by Wiley Clapp - Wednesday, September 01, 2010
I remember reading in someone's old catalog that Colt used only seven different kinds of barrel stock for all those many calibers of the Single Action Army revolver.
I have never had the resources to completely verify this statement, but it seems reasonable. It also gets a guy thinking about the possibilities inherent in twin-cylinder “convertible” revolvers. The idea is easiest in Frontier-style revolvers where the cylinder comes out so easy. Ruger has made convertible 9 mm/.357 and .45 ACP/.45 Colt sets for years and I have a current production Colt SAA in .45 Colt with a second factory produced and fitted cylinder in .45 ACP. It allows me to shoot two kinds of ammunition in the same gun. The .357 Blackhawk was a popular gun when it came out, but was even more popular when Ruger made it with a 9 mm cylinder. As it happened, that was a time when the surplus stores sold World War II leftover 9 mm for as little as 2 cents a round (oh, for those days again!). In .45, you have always been able to find .45 ACP cheaper than .45 Colt ammunition. By the way, now that we have readily available .45 Schofield ammo, a Blackhawk Convertible is a three-caliber gun, because Schofield rounds will work perfectly in the .45 Colt cylinder.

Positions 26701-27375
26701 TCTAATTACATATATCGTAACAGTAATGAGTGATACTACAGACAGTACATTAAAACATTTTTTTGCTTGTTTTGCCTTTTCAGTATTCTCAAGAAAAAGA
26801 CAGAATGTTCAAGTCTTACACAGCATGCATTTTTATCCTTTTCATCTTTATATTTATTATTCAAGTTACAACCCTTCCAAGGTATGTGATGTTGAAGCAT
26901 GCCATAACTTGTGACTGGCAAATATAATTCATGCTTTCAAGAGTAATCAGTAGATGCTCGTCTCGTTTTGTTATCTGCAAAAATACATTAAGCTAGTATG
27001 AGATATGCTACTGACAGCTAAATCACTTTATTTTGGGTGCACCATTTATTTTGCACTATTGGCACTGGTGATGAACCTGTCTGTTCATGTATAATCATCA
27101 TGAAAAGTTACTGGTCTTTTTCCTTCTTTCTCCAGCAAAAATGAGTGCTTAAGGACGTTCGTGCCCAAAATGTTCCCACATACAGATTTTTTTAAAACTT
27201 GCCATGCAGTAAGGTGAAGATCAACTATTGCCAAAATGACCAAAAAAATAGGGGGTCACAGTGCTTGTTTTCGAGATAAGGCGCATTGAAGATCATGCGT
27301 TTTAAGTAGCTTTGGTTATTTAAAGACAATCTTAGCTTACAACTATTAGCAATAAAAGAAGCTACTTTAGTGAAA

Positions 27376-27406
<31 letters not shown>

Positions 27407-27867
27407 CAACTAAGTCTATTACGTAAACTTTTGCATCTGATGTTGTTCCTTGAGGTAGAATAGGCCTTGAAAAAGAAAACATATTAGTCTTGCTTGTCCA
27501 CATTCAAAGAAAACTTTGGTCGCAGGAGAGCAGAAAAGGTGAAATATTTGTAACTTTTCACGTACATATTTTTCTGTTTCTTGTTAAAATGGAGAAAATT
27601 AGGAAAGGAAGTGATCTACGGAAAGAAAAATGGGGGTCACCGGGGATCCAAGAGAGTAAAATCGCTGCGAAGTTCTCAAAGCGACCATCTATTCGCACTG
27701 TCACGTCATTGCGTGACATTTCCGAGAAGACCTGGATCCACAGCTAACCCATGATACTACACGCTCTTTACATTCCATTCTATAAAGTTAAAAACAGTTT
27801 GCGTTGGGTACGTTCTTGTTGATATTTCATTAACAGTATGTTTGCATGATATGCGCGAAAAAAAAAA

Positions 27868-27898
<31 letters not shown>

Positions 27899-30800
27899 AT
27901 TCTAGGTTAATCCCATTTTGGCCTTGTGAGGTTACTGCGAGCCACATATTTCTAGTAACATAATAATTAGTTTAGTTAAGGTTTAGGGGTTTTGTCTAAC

To the best of my knowledge, no one has ever taken the extra cylinder concept to its full extension. Consider that a 9 mm/.357 Magnum Blackhawk revolver could easily be fitted with additional cylinders for common cartridges such as the .380 Auto and .38 Super, as well as a dozen or so unusual European rounds like the 9x21, 9x22, 9 mm Largo or others. They might even make the .357 Sig work.
Much is possible and actual production would have to be a function of demand. The principle that makes the concept work is a common bore diameter. If it runs to somewhere around .355 inches to .357 inches you can probably make almost any semi-auto pistol cartridge work. Of course a separate cylinder is required for each auto round, in order that the cartridges headspace in the cylinder on the case mouth.
I once reviewed an interesting custom cylinder that worked with most of these rounds. I do not believe that this product remains on the market. The least common convertible size is 10 mm, but I recall seeing a special run of Blackhawks in 10 mm with extra cylinders in .38/40. The bore diameter on that one is .400 of an inch and it was before the .40 S&W was introduced. Yep, now it could have an extra cylinder in that popular caliber as well.
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